My Prague

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by Marlene Fanta Shyer

This is my fourth visit to the “Golden City” and again I’m seduced by Prague’s streets. Walking in the city is like stepping into an old pen-and-ink drawing. Gothic spires in light and shadow, reflected in a river, cobblestones after rain, towers and lovers, and there you have it. What doesn’t show is the Czechs’ affinity with Americans. This city never lets me down, even when tourists’ backpacks jostle and there are long lines waiting to get into its teeming hot spots.
On this visit, I confine my meandering to the city’s historic core, Praha 1, which is divided into five districts filled with mythical scenery and outdoor cafés. No need for trams because within this area I can walk pretty much everywhere, which is a big part of the city’s charm.

Located in Hradčany (Castle District), St. Vitus Cathedral (Prazský Hrad. Tel: +420-257-531-622. is Prague’s centerfold attraction. This masterwork was built in the 14th century and is the largest and most important in the country. To walk again through its bronze door and look up at the vaulted ceiling with the light coming through stained glass always guarantees a spiritual hit. Most impressive inside is the St. Wenceslas Chapel, where relics of the saint are stored, but sorry, one can only view its paintings of Christ and semiprecious jewel treasures from the doorway.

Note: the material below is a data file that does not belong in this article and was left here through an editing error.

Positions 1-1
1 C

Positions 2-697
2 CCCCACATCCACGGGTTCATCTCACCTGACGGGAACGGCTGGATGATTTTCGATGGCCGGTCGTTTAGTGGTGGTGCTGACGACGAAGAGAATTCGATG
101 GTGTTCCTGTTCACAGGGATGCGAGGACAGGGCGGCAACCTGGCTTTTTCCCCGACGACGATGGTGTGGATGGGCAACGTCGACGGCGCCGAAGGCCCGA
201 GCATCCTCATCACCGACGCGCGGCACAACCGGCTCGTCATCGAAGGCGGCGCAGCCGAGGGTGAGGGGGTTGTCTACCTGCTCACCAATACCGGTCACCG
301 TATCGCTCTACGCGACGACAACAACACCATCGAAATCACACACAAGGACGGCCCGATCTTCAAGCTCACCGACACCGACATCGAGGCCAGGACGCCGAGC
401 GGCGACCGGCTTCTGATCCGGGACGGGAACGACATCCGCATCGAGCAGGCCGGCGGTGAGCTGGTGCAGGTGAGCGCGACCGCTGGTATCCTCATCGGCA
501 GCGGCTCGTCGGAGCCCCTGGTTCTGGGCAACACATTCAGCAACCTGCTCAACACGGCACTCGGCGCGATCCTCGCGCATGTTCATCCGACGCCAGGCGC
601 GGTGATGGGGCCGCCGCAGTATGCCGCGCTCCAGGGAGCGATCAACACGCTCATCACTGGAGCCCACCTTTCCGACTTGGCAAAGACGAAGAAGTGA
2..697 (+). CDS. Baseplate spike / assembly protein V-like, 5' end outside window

This is pretty much also the case at the iconic Prague Castle (Castle District. Tel: +420-224-373-368., where kings, presidents, and their ilk have their offices. It’s the biggest castle on earth and we, the commoners, may stroll the glamorous premises and check out the gardens. Admission price varies and there are student and senior rates.
Around the corner is the narrow Golden Lane, possibly named for the alchemists who once lived there. One reputedly died with a lump of gold in his hand, but one can’t be sure he actually created it out of base metal. Some claim poor sanitation caused the streets to flow with urine and thus, Golden Lane. In any case, the place has been cleaned up.

These attached houses have, this year, been painted in Easter egg colors and are now generally spiffy. Originally built in the 16th century as houses for King Rudolf’s marksmen (who must have been pintsized guys), they are teensy houses with bitsy rooms. Some are outfitted as if for residences for castle staff in later centuries, and one, number 22, was where Franz Kafka did his writing in the early 20th century. I can easily picture him writing his cockroach story here. Number 14 was inhabited by a fortune teller who predicted Hitler would die soon but didn’t predict that she would. The Gestapo came and killed her. Number 16 housed a Renaissance tavern, but note the modern-egg display that looks like mid-century modern kitchen design. Other houses are small shops, selling everything from napkin rings and books to puppets. Puppet theatre was big in this country 150 years ago so marionettes are to Czechs as wooden shoes are to the Dutch. They’re Everywhere!